Indeed the 1948 London Olympic Games were hosted at the stadium and in its former and current guise it has also hosted a World Cup final, several European Cup finals and countless domestic sporting events and live music concerts over the decades.
The new Wembley Stadium opened in 2007 after several years of rebuilding work on the site of the old 1923 stadium.
The last time the Olympics came to London the opening ceremony took place at the old Wembley, on 29 July 1948, in the presence of King George VI and a crowd of more than 82,000 people.
The 1948 Games saw numerous events also take place at the neighbouring Wembley Arena - known then as the Empire Pool – and London 2012 will also visit the indoor arena for badminton and gymnastics competitions.
This time around in the stadium it will be strictly football. Wembley is the biggest of the six venues hosting the London 2012 Olympic Football tournament, the others being the City of Coventry Stadium, Cardiff’s Millennium Stadium, Hampden Park in Scotland, Manchester’s Old Trafford and Newcastle’s St James Park.
The key London 2012 football matches will all be played at Wembley, with the action starting on 29th July. There will be men’s and women’s preliminary round games, the quarter-finals and semi-finals, and finally the gold medal matches, which will take place on 9th August (women’s) and 11th August (men’s).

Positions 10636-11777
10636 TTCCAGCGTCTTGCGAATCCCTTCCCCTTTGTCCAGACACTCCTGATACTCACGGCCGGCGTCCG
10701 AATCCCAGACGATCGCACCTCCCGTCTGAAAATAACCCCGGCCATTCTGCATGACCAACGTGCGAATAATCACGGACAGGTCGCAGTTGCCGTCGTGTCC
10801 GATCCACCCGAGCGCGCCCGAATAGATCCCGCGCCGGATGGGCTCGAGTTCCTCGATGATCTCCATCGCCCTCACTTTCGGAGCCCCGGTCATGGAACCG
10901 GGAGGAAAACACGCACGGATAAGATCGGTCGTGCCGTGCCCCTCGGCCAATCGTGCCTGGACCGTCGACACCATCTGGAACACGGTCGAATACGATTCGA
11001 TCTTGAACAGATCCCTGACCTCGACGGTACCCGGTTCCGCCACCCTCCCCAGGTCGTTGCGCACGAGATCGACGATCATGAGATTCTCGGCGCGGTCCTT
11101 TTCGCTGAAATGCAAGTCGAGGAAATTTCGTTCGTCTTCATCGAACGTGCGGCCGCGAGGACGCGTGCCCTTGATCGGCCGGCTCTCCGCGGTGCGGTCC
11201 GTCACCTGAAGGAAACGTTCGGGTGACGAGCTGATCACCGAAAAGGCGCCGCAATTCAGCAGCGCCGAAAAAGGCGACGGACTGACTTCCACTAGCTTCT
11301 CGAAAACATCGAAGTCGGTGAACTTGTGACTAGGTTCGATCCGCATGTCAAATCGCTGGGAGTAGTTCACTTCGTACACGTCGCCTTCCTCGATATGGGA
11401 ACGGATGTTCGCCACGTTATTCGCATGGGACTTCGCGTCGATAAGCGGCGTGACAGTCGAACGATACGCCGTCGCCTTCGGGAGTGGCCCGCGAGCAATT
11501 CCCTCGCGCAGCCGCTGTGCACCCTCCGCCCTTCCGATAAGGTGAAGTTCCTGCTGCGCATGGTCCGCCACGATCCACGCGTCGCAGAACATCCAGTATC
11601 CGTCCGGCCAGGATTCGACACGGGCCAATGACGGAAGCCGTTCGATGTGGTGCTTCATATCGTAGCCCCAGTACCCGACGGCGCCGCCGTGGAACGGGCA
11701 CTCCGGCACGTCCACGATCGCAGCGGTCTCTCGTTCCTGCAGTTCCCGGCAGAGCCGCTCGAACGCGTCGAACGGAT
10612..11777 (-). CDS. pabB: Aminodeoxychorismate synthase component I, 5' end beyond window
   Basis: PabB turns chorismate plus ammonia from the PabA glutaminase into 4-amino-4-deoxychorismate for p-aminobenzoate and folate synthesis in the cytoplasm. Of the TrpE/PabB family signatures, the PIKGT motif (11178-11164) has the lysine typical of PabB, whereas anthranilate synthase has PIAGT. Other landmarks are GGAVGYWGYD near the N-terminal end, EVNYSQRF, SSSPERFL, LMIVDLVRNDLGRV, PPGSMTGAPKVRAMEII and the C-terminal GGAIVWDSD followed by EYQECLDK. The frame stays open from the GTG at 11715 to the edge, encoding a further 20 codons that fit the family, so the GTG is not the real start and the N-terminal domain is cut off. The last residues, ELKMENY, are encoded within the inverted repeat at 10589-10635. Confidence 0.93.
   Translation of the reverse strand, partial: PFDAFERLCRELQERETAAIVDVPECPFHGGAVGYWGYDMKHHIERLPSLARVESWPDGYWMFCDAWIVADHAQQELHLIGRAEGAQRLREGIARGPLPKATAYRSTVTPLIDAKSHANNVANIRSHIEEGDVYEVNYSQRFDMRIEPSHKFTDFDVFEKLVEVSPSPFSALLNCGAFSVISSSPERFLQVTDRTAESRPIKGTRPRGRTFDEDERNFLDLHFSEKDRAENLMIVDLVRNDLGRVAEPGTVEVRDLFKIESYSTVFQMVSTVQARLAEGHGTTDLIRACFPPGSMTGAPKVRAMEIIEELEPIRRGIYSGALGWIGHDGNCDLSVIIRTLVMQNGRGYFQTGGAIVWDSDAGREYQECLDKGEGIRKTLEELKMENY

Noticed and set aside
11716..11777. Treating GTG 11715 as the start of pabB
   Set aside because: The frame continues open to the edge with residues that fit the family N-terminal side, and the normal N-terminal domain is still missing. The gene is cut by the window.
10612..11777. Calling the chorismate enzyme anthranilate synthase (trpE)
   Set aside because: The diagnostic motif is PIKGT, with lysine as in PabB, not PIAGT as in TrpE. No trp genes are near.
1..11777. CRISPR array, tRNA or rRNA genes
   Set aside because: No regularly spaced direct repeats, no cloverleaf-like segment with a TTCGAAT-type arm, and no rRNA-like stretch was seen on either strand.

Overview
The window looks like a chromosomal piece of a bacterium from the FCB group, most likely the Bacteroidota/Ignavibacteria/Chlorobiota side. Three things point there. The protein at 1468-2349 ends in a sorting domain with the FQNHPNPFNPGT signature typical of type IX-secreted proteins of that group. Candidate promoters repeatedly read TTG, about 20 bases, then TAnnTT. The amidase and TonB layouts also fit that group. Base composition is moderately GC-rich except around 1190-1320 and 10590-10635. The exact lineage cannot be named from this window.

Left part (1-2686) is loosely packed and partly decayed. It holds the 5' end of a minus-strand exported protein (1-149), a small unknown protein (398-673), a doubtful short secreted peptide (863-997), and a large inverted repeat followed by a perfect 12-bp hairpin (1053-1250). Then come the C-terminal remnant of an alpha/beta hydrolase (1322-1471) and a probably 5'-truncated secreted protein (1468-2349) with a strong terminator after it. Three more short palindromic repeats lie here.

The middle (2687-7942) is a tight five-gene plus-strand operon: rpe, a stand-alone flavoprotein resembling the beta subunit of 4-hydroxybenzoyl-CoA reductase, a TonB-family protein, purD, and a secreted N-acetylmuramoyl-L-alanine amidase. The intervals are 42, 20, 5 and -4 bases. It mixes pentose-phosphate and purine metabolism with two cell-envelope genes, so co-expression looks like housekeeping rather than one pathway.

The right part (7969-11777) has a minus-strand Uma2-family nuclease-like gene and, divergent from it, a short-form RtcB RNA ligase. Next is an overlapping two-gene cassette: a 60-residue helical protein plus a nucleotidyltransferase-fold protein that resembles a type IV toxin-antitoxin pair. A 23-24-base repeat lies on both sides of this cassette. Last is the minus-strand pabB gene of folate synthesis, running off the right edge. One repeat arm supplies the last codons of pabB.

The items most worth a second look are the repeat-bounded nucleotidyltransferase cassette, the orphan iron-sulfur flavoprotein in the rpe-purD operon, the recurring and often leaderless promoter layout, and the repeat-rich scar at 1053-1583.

One novelty for the home fans will be the chance to see the Team GB footballers in action, with the Brits not having participated in the football competition in the modern era due to the differing priorities of the respective English, Irish, Scottish and Welsh Football Associations. This time around Great Britain fans will be hoping to see their team make progress through the respective rounds at Wembley all the way to the gold medals.
Public facilities: The Games Mobility service will be present, plus there is a London 2012 Shop. There will also be London 2012 information points for venue and sports information, refreshment stands, transport updates, lost and found services and pushchair and wheelchair storage.
History: One of the most historic and celebrated stadiums in the world, Wembley was built in 1923, has hosted the 1948 London Olympics, the World Cup Final in 1966, the famous Live Aid concert of 1985 and countless domestic and international cup finals. The new stadium was opened in 2007.
What's on? Football (July 29th, 31st, August 1st, 6th, 7th, 9th and 11th)
How do you get there? Public transport is the best way of getting to Wembley as there won't be any official car parking near the stadium during the Games. Rail, tube and bus serve Wembley well with five Transport for London bus routes (79, 83, 92, 182 and 224) passing nearby. Wembley Stadium station can be reached from London Marylebone and Wembley Central from Euston, and the Jubilee and Metropolitan tube lines run through Wembley Park while the Bakerloo line stops at Wembley Central.
Find it on the map here .
Location – in relation to other venues: Wembley Stadium sits next to Wembley Arena, approximately 12 miles to the north west of the Olympic Park across London.
Location – on the tube: The Jubilee and Metropolitan tube lines serve Wembley Park (a 10 minute walk to the stadium), and the Bakerloo line stops at Wembley Central (a 20 minute walk).